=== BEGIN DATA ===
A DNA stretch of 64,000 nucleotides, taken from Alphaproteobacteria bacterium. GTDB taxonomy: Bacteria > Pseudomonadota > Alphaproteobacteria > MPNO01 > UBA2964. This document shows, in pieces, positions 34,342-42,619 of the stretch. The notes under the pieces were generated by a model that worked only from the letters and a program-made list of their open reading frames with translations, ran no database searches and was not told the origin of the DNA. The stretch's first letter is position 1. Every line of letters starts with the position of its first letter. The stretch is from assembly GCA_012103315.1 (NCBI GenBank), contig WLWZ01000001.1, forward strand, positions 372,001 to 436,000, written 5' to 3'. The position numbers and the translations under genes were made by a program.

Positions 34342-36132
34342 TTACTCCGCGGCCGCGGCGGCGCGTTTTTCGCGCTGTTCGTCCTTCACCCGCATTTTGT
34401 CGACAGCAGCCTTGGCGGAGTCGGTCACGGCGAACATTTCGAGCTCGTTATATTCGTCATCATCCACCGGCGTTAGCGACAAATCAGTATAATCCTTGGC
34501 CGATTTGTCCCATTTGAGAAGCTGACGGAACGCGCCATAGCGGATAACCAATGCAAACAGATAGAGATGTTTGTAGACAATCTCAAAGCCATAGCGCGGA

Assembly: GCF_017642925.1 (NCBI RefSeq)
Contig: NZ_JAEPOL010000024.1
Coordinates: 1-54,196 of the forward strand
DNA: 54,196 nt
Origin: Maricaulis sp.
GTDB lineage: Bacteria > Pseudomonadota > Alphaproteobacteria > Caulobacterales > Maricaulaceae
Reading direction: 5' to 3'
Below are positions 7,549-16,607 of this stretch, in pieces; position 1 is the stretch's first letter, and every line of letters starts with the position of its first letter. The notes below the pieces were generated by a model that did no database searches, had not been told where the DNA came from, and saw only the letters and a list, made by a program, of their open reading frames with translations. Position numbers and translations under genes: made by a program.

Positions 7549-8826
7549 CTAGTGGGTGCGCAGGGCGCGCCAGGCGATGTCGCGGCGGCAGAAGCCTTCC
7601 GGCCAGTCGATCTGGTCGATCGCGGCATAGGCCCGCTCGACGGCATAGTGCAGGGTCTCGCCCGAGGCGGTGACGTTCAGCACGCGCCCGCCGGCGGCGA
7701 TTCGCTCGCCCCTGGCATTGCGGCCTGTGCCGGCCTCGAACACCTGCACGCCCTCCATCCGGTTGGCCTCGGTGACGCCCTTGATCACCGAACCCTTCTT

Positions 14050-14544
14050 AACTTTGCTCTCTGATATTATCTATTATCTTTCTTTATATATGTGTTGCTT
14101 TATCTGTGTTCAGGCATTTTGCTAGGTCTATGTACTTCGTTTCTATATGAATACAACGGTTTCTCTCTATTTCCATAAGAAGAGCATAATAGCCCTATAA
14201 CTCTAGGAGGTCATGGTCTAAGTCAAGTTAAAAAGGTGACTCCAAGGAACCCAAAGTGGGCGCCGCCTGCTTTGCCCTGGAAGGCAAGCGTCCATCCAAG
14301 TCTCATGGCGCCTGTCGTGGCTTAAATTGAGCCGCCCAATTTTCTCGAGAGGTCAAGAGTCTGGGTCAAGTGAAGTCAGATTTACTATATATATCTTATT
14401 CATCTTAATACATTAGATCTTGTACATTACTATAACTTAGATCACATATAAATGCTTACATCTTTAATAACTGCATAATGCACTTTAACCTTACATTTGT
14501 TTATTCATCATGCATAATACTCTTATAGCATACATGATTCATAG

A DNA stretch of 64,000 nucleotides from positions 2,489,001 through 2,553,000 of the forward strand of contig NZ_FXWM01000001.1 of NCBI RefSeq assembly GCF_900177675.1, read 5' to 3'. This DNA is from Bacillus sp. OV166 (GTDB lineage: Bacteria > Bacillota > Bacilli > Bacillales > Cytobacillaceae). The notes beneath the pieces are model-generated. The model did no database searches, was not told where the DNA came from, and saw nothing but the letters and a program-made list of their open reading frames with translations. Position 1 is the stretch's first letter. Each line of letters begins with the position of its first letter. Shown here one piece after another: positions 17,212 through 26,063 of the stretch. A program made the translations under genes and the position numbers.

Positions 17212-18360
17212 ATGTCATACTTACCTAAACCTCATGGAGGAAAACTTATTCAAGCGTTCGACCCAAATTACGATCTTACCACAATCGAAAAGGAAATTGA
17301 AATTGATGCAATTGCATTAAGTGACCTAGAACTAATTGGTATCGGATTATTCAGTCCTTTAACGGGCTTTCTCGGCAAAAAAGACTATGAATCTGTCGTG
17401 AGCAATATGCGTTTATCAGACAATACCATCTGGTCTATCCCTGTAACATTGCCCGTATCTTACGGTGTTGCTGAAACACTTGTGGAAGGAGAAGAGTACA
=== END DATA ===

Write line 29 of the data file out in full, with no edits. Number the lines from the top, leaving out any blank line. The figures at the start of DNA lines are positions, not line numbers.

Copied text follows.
17401 AGCAATATGCGTTTATCAGACAATACCATCTGGTCTATCCCTGTAACATTGCCCGTATCTTACGGTGTTGCTGAAACACTTGTGGAAGGAGAAGAGTACA